Learning focus

To understand what alliteration is and use it to create a poem.

This lesson includes:

  • two videos to show you what alliteration is

  • three activities


Alliteration is when words close together start with the same sound.

For example: Sammy the slippery snake went sliding by.

Watch this short clip to hear more examples of alliteration.

Hear some excellent examples of alliteration.

Alliteration is used in both written and spoken English.

You can find examples in poetry, advertising and events commentary. It is often used in newspaper headlines to grab the reader's attention.

Watch the following clip to hear poet Joseph Coelho talk about using alliteration in poetry.

(You can start watching at 1 minute and 18 seconds and finish at around 3 minutes and 17 seconds.)

Listen to Joseph Coelho talking about sound in poetry.

Joseph Coelho says that alliteration can be used to make funny tongue twisters.

Tongue twisters are a type of short poem with sentences that are tricky to say.

He gives the example:

Jovial jumping Joe juggles jam and juniper berries.

Another example you might know is:

She sells sea-shells on the sea-shore.
The shells she sells are sea-shells, I’m sure.
For if she sells sea-shells on the sea-shore
Then I’m sure she sells sea-shore shells.


You may need paper and a pen or pencil for some of these activities.

Activity 1

Complete the alliteration activity using the words provided.

Activity 2

You are going to write your own tongue twister using alliteration.

First, choose a letter. This should be a consonant (any letter except a, e, i, o, u).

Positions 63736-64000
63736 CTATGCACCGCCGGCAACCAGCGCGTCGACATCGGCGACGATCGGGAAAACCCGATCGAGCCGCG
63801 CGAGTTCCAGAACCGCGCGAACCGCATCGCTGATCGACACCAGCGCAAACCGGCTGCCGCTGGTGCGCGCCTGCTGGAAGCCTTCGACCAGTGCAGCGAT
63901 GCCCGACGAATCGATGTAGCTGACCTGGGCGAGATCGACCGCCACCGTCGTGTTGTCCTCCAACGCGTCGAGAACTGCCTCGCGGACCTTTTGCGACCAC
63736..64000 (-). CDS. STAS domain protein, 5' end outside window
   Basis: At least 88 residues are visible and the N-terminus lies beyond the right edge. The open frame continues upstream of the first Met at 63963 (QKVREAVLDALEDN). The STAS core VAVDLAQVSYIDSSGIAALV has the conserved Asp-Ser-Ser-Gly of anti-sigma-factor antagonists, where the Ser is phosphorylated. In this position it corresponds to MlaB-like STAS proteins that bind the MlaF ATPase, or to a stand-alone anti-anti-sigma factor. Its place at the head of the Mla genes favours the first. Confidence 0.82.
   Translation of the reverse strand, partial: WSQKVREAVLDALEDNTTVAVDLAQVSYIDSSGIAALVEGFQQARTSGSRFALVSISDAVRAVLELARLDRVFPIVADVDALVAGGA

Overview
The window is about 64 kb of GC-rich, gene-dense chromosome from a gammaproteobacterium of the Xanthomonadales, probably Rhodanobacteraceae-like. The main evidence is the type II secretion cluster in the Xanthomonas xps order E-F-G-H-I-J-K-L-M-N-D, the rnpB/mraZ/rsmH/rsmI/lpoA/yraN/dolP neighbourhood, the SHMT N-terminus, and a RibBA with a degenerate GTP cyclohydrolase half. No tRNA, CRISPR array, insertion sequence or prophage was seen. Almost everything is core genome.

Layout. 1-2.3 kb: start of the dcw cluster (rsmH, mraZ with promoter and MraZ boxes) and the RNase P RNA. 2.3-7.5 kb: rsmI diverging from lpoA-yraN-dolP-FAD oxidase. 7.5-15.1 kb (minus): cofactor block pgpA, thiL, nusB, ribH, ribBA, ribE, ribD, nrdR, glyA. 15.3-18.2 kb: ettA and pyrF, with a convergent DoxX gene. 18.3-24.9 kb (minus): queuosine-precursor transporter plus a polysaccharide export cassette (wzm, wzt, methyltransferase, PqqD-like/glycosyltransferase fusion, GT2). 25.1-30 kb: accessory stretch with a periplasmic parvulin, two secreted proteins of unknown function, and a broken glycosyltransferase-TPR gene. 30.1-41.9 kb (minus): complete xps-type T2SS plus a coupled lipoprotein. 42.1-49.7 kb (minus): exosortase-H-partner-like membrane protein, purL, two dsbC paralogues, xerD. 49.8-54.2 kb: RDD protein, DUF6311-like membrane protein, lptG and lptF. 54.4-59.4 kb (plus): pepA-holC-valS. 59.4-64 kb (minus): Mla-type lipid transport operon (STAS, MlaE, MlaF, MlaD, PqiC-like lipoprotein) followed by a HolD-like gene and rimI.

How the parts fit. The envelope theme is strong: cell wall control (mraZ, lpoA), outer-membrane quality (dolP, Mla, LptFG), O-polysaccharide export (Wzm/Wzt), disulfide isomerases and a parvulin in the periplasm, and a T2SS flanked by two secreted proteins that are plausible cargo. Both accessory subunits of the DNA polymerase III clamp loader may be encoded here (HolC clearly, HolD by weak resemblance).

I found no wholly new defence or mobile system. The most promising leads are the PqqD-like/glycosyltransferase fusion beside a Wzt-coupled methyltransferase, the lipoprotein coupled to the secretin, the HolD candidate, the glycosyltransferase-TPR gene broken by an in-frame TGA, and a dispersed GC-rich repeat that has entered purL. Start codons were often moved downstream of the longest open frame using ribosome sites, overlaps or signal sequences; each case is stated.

Now write down as many words as you can that start with that letter. The more similar sounding the better.

For example: B = Barry, berry, banana, butter, bitter, brave, broom, battery, buttery, beagle, bagel…

Activity 3

Write your own tongue twister using the words from your list.

Remember: You can still use some words that don’t start with the same letter so that your sentences make sense.

Make your tongue twister four lines long.

For example:

Barry bought a berry bagel
Before buttering his brilliant banana bread.
But Betty brought a better berry bagel
So Barry bit Betty’s bagel instead.

Top tip!

You can use the same words more than once.

Challenge yourself

  • How quickly can you say your poem without making a mistake?
  • Can any of your friends or family say it faster? Have a competition!

Where next?

In this lesson you have learnt about alliteration and used it to create a poem.

There are other useful articles on Bitesize to help you improve your creative writing.

There's more to learn

More English Guides
BBC Teach
Reading and writing
Bitesize games